GR: Worth noting that even in developed countries with slowing population growth, wildlife decline continues. In Britain, many people do small things to make their gardens more wildlife friendly. However, habitat loss and farming continue to cut carrying capacity for most wildlife species. Hedgehog and other species’ declines are accelerating, suggesting that many wildlife populations are no longer self-sustaining and are falling toward extinction. The Guardian story below includes ideas and links for steps to take to support wildlife. Unfortunately, it does not mention the big step, human population control. Without drastic efforts to cut our needs and begin returning the land and seas to their natural state, most of Earth’s wildlife species will disappear (more on human population impact).
“The plight of the hedgehog in Britain appears to be worsening, with a new survey revealing a further decline in garden sightings.
“The spiky creature was once a common sight, with the population estimated at 30 million in the 1950s. But that has plummeted to fewer than one million today, with a third of this loss thought to have taken place in the past decade.
“The latest survey, conducted with more than 2,600 people by BBC Gardeners’ World Magazine, found that 51% of people did not see a hedgehog at all in 2016, up from 48% in 2015. Just 12% saw a hedgehog regularly.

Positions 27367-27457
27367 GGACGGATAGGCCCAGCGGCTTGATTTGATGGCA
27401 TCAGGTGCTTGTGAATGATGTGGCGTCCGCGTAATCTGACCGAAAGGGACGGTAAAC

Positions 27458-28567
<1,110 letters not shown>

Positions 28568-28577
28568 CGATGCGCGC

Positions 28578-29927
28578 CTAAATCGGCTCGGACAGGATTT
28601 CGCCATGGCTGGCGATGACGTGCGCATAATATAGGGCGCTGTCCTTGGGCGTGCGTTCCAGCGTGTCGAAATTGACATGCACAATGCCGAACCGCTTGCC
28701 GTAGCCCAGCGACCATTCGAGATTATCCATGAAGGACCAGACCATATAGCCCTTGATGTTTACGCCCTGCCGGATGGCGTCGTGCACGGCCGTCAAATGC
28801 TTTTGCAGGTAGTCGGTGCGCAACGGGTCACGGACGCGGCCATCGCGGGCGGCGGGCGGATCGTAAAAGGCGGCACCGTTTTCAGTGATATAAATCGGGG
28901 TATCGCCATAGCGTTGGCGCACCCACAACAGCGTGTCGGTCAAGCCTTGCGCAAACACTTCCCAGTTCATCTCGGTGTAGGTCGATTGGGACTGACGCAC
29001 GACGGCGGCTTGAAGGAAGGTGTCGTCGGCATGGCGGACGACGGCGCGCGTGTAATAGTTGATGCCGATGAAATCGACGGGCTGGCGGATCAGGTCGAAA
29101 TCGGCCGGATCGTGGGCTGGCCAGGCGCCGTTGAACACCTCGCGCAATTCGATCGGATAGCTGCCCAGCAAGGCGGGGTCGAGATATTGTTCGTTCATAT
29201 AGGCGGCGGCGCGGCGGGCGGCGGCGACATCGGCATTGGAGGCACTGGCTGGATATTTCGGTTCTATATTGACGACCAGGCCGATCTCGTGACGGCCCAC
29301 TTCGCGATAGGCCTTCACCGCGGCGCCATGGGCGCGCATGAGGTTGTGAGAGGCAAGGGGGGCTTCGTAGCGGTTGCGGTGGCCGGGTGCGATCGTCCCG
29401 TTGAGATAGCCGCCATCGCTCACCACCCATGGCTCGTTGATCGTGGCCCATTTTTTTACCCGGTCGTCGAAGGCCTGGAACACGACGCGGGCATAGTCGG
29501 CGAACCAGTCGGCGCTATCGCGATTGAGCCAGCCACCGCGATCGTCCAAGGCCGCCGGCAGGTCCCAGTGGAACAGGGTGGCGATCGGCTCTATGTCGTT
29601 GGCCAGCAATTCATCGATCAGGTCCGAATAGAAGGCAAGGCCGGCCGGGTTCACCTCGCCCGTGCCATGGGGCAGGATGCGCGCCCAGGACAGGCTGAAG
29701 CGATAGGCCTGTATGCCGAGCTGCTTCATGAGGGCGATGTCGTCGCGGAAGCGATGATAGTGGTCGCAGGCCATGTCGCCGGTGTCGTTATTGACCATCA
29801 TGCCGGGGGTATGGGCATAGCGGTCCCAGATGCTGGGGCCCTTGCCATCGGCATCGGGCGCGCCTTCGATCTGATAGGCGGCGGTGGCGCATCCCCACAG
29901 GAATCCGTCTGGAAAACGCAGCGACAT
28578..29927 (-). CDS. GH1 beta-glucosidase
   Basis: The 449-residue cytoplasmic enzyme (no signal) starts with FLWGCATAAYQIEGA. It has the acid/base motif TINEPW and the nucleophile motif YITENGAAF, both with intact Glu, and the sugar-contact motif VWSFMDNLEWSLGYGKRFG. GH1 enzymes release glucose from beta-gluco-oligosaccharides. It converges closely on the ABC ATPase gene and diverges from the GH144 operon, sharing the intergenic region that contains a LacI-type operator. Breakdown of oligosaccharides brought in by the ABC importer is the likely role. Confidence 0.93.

“The poll’s result is in line with an in-depth analysis in 2015 by the People’s Trust for Endangered Species which found urban populations of hedgehogs had fallen by up to a third since 2000 and rural populations had declined by at least a half. Results from a citizen science survey run by the RSPB in June 2016 also revealed a falling number of sightings.
“The decline is not entirely understood but the main factors are thought to be the loss of their habitat in Britain’s towns and countryside – where farming has intensified – as well as road deaths. The fragmentation of habitat is also a problem as hedgehogs roam up to a mile every night to look for food and mates. A possible rise in badger numbers, which can eat hedgehogs, has also been suggested as a possible cause.” –Damian Carrington (More: Hedgehogs now a rare garden sight as British populations continue to decline | Environment | The Guardian.)
Pingback: Hedgehogs now a rare garden sight as British populations continue to decline | Old School Garden